Notable literary figure David Lodge published a work entitled The Art of Fiction. This work focuses on a variety of literary features and analyzes their usage and effect in works of fiction. One key section in his work is the section written about The Unreliable Narrator. The unreliable narrator refers to the narrator of a work in which, either through context or otherwise, it is made clear that the narrator cannot be relied upon to tell the truth of the story.
If everything he or she says is palpably false, that only tells us what we know already, namely that a novel is a work of fiction (Lodge 154)
Most often, the unreliable narrator is used in First Person narration, as an omniscient narrator is seldom unreliable. However, this is not written in stone. It is possible to have an unreliable narrator who is a third person narrator.
One example of a writer who uses the third person unreliable narrator to enhance the meaning of his works is Mark Twain. In several of his works, the unreliable narrator is used not only to add to the story, but also to serve the entire purpose of the works writing.
The point of using an unreliable narrator is indeed to reveal in an interesting way the gap between appearance and reality (Lodge 155)
This directly ties into the first two stories written by Mark Twain, entitled “The Story of the Bad Little Boy Who Didn’t Come to Grief” and “The Story of the Good Little Boy Who Did Not Prosper”, an omniscient narrator serves as a subtle but definite version of the unreliable narrator. The statements and comments provided by the narrator are not untrue or misleading; rather, they convey a sense of ultra naivete that the reader can spot and use to understand the meaning of the work.
In the first story, “The Story of the Bad Little Boy Who Didn’t Come to Grief”, the unreliable narrator is used to provide a commentary on the simple Sunday-school morals that the church provides. Throughout the work, the narrator follows the actions of a ‘bad little boy’ who doesn’t follow the rules, and who lies and cheats and steals as he sees fit. The narrator, rather than simply describing the actions of the boy or denouncing them, consistently declares his shock at the way the boy (Jim) could get away with the bad things that he did. He regularly compared it to the sunday school books, in which some kind of divine intervention would deliver the bad children with karmic retribution for their misdeeds.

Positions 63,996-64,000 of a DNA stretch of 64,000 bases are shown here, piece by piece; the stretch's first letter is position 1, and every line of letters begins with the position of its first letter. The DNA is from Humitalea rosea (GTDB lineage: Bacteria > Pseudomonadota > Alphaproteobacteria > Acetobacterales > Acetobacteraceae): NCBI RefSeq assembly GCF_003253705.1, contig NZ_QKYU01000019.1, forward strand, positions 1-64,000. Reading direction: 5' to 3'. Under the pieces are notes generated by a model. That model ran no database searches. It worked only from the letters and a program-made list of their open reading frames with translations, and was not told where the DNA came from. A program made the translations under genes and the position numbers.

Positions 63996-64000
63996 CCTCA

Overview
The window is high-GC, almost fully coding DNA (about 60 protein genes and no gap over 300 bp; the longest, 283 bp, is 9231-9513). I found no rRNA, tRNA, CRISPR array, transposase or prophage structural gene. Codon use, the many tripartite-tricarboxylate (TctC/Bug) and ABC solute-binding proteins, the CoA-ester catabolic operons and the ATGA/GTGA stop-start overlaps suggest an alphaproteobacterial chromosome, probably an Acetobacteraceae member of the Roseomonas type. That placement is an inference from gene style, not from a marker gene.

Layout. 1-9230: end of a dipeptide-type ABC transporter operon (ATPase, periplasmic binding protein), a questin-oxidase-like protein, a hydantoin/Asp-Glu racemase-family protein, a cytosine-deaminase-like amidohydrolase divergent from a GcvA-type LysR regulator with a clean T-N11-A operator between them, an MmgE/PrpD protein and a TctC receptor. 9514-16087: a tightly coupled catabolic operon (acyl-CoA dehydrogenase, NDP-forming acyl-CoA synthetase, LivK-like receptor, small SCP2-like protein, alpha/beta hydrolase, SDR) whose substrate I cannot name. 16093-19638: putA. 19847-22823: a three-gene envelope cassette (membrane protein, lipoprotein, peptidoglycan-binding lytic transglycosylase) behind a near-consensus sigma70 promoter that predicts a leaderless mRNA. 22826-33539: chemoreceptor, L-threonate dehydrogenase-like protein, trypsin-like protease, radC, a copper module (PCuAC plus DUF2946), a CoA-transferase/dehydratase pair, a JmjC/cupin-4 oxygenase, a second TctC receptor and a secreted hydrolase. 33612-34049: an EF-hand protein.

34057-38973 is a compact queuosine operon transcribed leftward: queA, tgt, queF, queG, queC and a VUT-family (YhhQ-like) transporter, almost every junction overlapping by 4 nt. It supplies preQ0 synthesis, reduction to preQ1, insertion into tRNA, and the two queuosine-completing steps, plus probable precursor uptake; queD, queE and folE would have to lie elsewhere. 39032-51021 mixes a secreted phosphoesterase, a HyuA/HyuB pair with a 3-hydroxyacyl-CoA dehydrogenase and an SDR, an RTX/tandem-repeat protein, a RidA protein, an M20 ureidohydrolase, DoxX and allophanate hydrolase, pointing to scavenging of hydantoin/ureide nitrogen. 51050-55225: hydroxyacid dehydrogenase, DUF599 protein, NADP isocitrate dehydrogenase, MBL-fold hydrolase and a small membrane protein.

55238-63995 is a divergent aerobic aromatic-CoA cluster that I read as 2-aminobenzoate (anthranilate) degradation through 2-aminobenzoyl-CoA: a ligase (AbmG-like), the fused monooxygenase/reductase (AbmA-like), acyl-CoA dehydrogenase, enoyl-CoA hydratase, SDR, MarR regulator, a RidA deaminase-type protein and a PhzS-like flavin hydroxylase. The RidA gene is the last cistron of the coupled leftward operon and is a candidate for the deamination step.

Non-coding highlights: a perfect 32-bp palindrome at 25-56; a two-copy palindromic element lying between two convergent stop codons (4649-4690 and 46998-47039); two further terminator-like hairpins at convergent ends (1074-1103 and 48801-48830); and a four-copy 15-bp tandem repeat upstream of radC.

The tone of the narrator is always that of surprise. He or she is shocked that Jim can go through life unpunished. The regular comparisons to the sunday school books are a message from the author; Twain is using the narrator to convey to the reader how foolish it is to believe in and teach these books to children. The entire story hinges on the naivete of the narrator and how it makes him an unreliable commentator. By taking it to such an extreme, Twain makes it clear that the intent is to show how foolish it is to share in the narrator’s unwavering trust in the morals of the church, and by extension, how foolish the church was in delivering these morals to children, especially when the adults at the time were often being rewarded for those same negative actions. In the same vein, he manages to criticize the church for measuring success in materialistic terms and teaching that message to children. In this story, the narrator gives the story a purpose; without him or her to comment and draw comparisons, the story would have no purpose.